The Westin Cape Town

It’s unusual to stay at a hotel in your home city, but I live way out in the South Peninsula, and the thought of spending hours driving to and from the city in peak traffic for a three-day travel expo made me shudder. So I decided to stay in the most conveniently positioned hotel I could find – and I confess, position was my main criterion. (guest post by Jennifer Stern)

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I drove in after the traffic for the first day, parked under the hotel and then went straight to World Travel Market (WTM) Africa at the Cape Town International Convention Centre (CTICC). It’s a great event, and it’s nice to network with people in the industry, but it’s also pretty frenetic and noisy. By the end of the day, I had done way more than my 10 000 steps, talked more than I had the previous few weeks put together, schlepped around marketing material, and generally done the usual trade show meet-greet-pretend-I-haven’t-forgotten-your-name-schmooze-swop-business-cards networking. It’s a bit of a sensory overload, and I was a tad frazzled but, fortunately, I did not have far to commute.

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The Westin Cape Town is about 200m from the CTICC so it took me less than a minute to walk there and, when I walked through the door, I felt my blood pressure drop a few points. It was far from silent, but all sounds were muted, and the lighting was gentle. There was also a subliminal sense of calm that I later figured out was the Westin’s signature White Tea fragrance that subtly permeates the property. I didn’t consciously notice it when I walked in, but that’s because it really is subtle – calming without hitting you in the face. And, when I got to reception, it was clear that the only reason any of the staff had even been born was to make sure that I was happy and comfortable. OK, you sort of expect that in a five-star hotel, but I am always amazed at how skilfully they pull it off without seeming creepy. It’s a very special skill.

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It was just getting dark when I got to my room, which had all the expected comforts like a super-comfy king-size bed with thousand-thread-count linen, bunny-fluffy robes and towels, and great guest amenities – in that lovely white tea scent. Of course, this was Cape Town so there were polite notices all over asking me to conserve water, and there was no bath plug, but I’m a local so I had that pretty much sorted, and I was wildly impressed with the  shower. Designed in conjunction with international bathroom fixture manufacturer Kohler, it’s a double-head, low-flow shower that offers a surprising pressure from either the rain-head or the detachable hand shower.

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I stowed my stuff in the walk-in closet with trouser press, ironing board and iron, and then surveyed my home-to-be for the next two days. Fabulous work station – with uncapped WiFi of course – and a lovely lounger next to the window, which inspired me to open the curtains. I could just make out the harbour, and Robben Island was hidden in darkness, but the Cape Wheel in the V&A Waterfront was lit up like a mesmerising hypnotic mandala.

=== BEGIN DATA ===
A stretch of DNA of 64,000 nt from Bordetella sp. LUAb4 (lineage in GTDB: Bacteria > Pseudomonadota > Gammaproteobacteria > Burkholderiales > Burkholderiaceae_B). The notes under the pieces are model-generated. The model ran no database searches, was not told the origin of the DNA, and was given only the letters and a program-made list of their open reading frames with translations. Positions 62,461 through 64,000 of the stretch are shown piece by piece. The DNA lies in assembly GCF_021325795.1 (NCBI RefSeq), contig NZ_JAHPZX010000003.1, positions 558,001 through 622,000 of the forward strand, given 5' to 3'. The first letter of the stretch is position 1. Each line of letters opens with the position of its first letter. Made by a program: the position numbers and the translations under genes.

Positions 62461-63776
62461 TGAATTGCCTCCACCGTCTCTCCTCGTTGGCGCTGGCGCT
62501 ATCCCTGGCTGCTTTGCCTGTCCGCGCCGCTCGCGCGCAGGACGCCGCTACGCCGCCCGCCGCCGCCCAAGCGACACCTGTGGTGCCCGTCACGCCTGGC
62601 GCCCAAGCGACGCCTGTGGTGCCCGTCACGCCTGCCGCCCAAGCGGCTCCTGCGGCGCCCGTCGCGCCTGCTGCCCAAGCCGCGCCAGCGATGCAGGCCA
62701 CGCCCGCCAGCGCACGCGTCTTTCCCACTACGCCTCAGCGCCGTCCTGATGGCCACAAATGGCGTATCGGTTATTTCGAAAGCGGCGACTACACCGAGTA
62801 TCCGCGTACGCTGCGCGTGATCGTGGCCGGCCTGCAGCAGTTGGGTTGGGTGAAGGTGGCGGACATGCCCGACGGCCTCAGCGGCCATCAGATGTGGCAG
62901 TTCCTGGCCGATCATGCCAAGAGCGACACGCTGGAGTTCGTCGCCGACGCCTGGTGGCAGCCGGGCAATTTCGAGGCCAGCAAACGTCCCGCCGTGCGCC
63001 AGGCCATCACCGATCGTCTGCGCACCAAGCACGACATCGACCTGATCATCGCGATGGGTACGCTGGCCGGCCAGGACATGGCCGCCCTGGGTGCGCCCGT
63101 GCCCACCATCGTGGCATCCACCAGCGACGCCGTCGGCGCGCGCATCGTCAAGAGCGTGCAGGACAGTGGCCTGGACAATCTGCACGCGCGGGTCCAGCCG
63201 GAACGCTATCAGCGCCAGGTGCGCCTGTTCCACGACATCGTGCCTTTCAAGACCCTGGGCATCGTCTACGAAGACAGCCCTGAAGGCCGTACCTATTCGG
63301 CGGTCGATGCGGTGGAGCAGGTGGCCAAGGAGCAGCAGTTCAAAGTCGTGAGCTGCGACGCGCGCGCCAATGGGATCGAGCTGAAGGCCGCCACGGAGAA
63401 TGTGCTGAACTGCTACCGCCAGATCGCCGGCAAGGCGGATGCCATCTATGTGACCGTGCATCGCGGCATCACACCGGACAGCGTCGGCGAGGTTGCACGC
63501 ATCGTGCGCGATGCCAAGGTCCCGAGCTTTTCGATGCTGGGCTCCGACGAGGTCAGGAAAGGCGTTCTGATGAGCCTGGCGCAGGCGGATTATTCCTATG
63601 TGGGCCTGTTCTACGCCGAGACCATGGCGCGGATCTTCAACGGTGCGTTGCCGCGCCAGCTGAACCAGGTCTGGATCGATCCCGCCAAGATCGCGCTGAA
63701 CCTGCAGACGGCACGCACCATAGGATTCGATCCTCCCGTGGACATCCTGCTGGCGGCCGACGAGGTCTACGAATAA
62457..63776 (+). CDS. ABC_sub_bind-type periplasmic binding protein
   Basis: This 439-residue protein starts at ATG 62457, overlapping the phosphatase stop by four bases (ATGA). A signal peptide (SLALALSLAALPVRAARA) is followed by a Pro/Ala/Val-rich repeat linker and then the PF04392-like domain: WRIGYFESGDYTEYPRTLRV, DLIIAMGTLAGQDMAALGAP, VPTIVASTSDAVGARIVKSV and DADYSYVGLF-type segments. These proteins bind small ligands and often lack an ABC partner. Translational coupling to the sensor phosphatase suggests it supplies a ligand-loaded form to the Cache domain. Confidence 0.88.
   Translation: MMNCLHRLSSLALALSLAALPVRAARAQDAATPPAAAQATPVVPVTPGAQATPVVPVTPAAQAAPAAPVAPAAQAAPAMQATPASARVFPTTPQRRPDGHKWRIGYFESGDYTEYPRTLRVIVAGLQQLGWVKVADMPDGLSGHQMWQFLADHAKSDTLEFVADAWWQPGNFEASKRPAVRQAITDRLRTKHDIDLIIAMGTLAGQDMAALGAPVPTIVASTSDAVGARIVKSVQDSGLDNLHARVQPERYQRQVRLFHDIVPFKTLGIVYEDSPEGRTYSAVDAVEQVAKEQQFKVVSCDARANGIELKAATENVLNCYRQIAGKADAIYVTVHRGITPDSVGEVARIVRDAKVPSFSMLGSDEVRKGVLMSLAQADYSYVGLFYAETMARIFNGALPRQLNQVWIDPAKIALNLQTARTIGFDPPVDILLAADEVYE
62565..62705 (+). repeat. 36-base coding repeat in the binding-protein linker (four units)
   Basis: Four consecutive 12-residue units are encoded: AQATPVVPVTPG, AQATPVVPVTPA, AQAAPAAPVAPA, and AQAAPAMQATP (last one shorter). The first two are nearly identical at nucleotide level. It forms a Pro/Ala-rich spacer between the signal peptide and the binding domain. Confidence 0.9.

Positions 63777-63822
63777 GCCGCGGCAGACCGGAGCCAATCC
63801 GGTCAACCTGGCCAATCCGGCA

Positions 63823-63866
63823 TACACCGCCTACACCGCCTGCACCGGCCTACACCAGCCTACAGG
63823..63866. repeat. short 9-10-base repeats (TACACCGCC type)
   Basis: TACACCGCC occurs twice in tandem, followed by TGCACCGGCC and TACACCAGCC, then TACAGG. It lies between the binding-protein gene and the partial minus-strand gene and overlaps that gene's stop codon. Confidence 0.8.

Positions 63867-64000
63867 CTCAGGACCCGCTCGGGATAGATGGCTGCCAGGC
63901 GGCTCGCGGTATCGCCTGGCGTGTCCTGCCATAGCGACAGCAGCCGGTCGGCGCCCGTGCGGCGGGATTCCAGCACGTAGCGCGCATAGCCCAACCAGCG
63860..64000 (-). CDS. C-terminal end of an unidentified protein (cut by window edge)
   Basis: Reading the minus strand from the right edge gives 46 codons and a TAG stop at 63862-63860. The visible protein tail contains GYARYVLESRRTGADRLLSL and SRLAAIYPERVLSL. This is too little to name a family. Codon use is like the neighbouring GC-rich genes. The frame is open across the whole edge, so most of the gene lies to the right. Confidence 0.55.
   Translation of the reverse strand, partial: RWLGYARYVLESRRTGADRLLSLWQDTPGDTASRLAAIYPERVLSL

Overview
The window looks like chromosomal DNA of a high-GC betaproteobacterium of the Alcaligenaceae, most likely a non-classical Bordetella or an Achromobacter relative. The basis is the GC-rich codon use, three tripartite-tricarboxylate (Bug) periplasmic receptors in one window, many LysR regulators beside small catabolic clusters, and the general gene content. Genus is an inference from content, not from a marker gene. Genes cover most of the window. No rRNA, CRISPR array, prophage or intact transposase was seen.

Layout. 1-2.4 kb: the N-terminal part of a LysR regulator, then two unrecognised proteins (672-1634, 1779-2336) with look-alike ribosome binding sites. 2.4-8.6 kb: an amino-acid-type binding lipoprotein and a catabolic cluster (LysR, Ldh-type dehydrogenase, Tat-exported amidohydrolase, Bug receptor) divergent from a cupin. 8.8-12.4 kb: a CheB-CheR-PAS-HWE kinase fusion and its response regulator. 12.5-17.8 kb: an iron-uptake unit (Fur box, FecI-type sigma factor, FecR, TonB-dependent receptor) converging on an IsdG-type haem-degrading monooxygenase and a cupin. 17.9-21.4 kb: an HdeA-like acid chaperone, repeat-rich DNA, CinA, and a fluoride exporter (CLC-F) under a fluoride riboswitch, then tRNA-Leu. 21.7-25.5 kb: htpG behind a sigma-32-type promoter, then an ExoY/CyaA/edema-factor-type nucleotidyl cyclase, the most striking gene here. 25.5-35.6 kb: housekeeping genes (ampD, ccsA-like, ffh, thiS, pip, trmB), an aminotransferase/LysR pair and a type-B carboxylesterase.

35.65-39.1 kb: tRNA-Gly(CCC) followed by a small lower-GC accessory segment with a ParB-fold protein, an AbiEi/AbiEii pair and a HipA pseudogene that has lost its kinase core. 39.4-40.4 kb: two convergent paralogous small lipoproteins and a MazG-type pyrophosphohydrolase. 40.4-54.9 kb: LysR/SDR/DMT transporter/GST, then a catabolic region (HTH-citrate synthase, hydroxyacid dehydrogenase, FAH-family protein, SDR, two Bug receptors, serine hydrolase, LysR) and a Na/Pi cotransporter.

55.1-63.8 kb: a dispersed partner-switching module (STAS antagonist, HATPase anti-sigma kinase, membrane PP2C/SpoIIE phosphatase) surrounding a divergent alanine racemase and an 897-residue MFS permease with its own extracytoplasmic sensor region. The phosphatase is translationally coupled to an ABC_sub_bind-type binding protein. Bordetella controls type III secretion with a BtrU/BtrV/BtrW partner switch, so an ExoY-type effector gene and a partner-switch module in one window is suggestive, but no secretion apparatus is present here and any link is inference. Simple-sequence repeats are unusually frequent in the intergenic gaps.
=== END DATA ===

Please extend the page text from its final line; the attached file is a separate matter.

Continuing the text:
It was the next morning that I realised what the most important aspect of luxury really is – it’s not the décor, the fabulous room, or even the delicious food – it’s the sense of peace. Now there is nothing wrong with the breakfast in Thirty7 Restaurant on the ground floor but, as I was in an Executive Club Room, I had access to breakfast in the smaller, much less crowded ON19 on the 19th floor. When the hostess asked me how I was, and I replied, ‘Not sure, I’ll tell you after I’ve had some coffee,’ she responded, ‘double cappuccino?’ and it arrived pretty darn soon after she’d seated me at a table overlooking the new Cruise Terminal, the Zeits MOCAA and Robben Island. It was a tough call. If I’d been facing the other way, I’d have seen Table Mountain lit up by the rising sun.

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I’d enjoyed my breakfast so much that, later that day, when a colleague and I took a client to lunch, I suggested we head back up to ON19. A good call. I expected my Pretoria-based client to be impressed with the views, and he was – getting up to take photos of the mountain and the harbour – but even my Capetonian colleague was blown away. And that was before we’d ordered and eaten. Short version of the story, our client was very, very happy, and when my colleague pulled out the company credit card, he reckoned it was money well spent.

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For the other half of the view, the Heavenly Spa – also on the 19th floor – has a vertiginous pool with a view over the harbour and towards Blouberg, and a range of indulgent treatments but I didn’t have time for those. After spending the next day tromping around CTICC, I almost couldn’t wait to get back to my little sanctuary – but first I zipped back up to the 19th floor for complimentary drinks and canapés – and views.

I started packing before breakfast on my last day, and noticed that a screw had come loose and fallen out of the handle of my wheel-on bag, so I left it at reception as I whizzed up to the 19th floor, and the maintenance people magically fixed it while I had breakfast, and a porter took it up to my room.

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This just reinforced the first impression I had when I’d walked in two days before – everyone at the Westin has no ambition other than to make my life easy and unstressed. Well, they succeeded – at least for two days. Let’s see how long the effect lasts.

www.westincapetown.com

Words by Jennifer Stern, photos supplied.

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